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A thought, an idea, a flash of inspiration. Potently Pickaninny but small enough to fit on a scrap of paper. Leave a comment. 



Goldman Sachs and Its Incognito Aide-ing of Congress

Just when I thought Wall Street bankers couldn’t possibly be any more despicable and Congressional Republicans any more explicit in their willingness to use the federal government to advance the interests of the banks, both have proven there is no limit to how far they will go. Rep. Darrell Issa (R-CA), chair of the House Oversight Committee, hired a former vice president at Goldman Sachs to spearhead the committee’s effort to block regulations which would limit the banks dealings in the multi-trillion dollar derivatives market. This revelation, however, is not the most egregious part of the story. Unfortunately, the continuously revolving door between the Congress and corporations is no longer a newsworthy story on its own; corporate lobbyists turned congressional staffers turned corporate lobbyists again are an accepted part of life in Washington, D.C. This story stands out because the ex-Goldman Sachs VP, who was known to his colleagues as Peter Simonyi changed his name shortly after leaving the Wall Street firm—today, he is known to his congressional colleagues as Peter Haller.

Many, if not all, of the issues we face as a country can somehow be linked to the corporate takeover of our government. The more I think about it, we need to make doing something to diminish their influence on government and politics our number one priority. Move to Amend is coordinating an effort in support of a constitutional amendment which establishes that money is not speech and that corporations are not entitled to the same constitutional rights as people. It seems like one of the most constructive things we can do to push back against corporate power. I just signed their petition. Will you join me?


What's in the Proposed Debt Deal?

For those who follow politics and even for those who don't, the debt ceiling debate has predominated in the news for weeks. Unfortunately, most of the focus has been on the politics of the debate while discussion about the impact of the policy has been largely ignored. For anyone interested in what this proposed deal means on a policy level, take a listen to Ezra Klein's easy-to-follow discussion with The Majority Report's Sam Seder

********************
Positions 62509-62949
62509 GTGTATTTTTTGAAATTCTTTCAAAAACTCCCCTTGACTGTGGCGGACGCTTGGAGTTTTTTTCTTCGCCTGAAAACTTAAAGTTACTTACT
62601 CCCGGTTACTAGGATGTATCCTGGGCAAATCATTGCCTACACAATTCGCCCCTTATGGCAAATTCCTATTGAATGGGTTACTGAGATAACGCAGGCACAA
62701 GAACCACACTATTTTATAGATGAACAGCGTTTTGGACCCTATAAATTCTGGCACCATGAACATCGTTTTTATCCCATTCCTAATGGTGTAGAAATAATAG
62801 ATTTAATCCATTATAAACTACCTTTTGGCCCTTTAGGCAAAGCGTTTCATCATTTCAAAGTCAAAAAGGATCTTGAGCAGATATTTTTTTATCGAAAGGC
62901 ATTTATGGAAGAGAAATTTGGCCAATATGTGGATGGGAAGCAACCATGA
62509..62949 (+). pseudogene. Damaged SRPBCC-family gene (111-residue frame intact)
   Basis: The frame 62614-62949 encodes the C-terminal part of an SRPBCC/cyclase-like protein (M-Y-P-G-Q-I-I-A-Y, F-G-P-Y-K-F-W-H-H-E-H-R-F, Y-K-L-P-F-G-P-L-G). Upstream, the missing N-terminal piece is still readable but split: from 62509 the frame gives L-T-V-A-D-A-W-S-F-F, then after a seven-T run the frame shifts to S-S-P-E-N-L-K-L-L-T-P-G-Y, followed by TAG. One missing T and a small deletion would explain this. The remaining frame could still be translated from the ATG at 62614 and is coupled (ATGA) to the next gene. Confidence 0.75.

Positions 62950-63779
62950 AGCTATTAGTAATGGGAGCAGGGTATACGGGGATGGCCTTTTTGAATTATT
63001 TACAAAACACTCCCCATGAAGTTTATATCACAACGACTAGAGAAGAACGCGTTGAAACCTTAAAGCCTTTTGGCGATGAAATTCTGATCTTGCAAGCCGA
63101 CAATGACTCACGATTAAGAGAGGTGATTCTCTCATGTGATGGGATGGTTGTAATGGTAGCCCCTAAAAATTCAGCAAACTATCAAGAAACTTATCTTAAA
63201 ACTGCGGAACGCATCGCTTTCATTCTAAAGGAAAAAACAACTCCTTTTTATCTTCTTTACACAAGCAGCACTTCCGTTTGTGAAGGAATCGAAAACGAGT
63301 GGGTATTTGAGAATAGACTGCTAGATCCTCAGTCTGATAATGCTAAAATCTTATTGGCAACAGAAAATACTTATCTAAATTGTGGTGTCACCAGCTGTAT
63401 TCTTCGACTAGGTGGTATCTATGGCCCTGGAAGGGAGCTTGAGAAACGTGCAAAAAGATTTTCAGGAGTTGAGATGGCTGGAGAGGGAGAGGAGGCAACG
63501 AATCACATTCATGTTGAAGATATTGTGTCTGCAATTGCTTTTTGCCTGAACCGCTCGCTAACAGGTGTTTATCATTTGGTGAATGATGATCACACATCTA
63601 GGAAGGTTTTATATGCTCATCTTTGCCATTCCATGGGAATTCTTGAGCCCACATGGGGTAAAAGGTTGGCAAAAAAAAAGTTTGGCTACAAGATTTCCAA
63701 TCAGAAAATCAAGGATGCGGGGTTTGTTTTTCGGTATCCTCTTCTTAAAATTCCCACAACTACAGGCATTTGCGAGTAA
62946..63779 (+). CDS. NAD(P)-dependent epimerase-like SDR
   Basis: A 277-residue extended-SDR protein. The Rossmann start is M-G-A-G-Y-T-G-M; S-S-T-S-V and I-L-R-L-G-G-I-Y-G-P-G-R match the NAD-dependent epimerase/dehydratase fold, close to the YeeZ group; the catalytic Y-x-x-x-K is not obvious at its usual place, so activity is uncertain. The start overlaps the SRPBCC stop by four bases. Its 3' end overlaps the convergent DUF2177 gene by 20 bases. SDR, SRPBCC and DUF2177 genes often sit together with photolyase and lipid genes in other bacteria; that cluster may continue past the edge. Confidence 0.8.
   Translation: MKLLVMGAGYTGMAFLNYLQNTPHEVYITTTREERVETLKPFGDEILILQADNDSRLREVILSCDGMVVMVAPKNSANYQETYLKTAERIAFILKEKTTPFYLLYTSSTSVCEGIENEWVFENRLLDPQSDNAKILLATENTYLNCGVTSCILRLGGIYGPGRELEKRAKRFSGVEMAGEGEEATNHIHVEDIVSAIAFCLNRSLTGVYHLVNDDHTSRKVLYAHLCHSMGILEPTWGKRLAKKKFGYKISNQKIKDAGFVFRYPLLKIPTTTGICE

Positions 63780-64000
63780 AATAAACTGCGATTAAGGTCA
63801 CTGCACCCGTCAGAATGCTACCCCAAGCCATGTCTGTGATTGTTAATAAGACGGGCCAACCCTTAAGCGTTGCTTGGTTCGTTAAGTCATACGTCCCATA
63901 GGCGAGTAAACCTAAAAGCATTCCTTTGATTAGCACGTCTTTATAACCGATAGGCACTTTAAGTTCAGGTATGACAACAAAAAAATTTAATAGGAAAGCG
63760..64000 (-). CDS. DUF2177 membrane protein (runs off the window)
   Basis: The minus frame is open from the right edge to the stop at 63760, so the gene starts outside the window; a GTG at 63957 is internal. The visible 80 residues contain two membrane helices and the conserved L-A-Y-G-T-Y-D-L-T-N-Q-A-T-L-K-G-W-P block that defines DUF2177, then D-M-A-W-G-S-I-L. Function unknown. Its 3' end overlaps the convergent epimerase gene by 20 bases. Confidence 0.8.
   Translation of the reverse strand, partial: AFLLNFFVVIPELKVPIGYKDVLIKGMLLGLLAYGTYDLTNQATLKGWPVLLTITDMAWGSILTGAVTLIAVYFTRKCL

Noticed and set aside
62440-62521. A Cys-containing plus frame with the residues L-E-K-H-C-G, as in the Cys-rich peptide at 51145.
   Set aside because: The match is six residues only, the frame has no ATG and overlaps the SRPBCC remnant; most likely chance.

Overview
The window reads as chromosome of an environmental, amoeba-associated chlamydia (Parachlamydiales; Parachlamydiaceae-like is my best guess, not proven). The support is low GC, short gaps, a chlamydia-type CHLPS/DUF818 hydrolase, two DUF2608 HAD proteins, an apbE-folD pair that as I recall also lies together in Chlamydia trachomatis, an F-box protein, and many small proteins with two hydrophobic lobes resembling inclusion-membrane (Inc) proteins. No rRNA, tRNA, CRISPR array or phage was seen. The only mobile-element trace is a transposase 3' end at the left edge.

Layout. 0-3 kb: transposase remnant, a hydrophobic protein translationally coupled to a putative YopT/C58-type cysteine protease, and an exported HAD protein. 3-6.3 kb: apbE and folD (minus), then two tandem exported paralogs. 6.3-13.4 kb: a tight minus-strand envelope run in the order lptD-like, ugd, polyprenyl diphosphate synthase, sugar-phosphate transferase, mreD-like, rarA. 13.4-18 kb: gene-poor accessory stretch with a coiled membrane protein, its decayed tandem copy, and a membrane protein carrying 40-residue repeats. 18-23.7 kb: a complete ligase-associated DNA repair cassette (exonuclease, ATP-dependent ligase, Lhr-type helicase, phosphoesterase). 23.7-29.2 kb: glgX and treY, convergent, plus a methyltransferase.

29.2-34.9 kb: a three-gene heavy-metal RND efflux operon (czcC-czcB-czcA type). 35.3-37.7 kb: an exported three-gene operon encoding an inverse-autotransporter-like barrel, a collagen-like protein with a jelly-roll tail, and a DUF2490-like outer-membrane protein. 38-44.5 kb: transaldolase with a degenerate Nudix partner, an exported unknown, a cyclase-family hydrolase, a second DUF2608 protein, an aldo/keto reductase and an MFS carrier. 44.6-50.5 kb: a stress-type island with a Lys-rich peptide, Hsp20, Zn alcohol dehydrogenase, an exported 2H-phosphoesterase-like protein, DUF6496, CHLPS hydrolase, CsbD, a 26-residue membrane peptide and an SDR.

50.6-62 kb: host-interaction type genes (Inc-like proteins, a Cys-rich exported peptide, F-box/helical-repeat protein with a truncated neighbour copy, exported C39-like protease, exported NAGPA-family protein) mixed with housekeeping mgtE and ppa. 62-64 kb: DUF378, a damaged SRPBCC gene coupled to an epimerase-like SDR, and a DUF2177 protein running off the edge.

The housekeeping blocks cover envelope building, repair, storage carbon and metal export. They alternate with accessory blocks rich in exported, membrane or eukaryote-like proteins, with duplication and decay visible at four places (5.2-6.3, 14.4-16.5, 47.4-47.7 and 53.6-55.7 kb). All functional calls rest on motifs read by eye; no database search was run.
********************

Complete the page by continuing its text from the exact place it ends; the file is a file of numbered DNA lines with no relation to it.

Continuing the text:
The Corporate States of America

Oh, what a tangled web they weave…

Photo by Jon SullivanOver the past few days, I have heard a number of discussions about the American Legislative Exchange Council (ALEC), a right-wing policy think tank. The organization is getting quite a bit of attention these days, but it has been shaping policy in the states for almost forty years.  The Center for Media and Democracy recently released copies of more than 800 model bills approved by representatives of the largest corporations and funneled to conservative state legislatures via ALEC's various policy task forces. From the environment to immigration to voting to education to workers’ rights to prisons—you name the policy area—ALEC has crafted model legislation; despite the organization’s billing of itself as non-partisan, their model legislation appears to be primarily pushed through by Republican-controlled state legislatures.

Listen to The Nation's John Nichols' Majority Report interview regarding ALEC’s influence on state government policy.

The right wing always seems to keep an eye on their long-term agenda. The ability to remain focused on the future—even when you appear to be losing—may be one of the most important lessons that progressives could learn from the conservative movement. 



Proud of Georgia’s New Sex Trafficking Law

It has baffled me that a teenager who is too young to consent to sex in most states can be arrested for prostitution, while the men who are pimping her out and paying for sex with her don’t get charged. But things are changing in some states, like Georgia, where a new law just went into effect that prohibits prosecutors from charging people with sex crimes if they have been trafficked for sex. The new law includes medical treatment for the survivors of sex trafficking and sexual exploitation and tough penalties for human traffickers. If we’re serious about putting an end to commercial sexual exploitation, then we’ve got to penalize the people who profit from it, not the people being sold.


Power to the People!

I am heartened by Ohioans response to their governor’s signing of anti-collective bargaining legislation. Opponents of the bill collected 1,298,301 signatures in support of a November ballot measure to repeal the law; only 230,000 were needed.

It looks like the Republicans' efforts to take down Ohio’s unions won't be as easy as they once thought.

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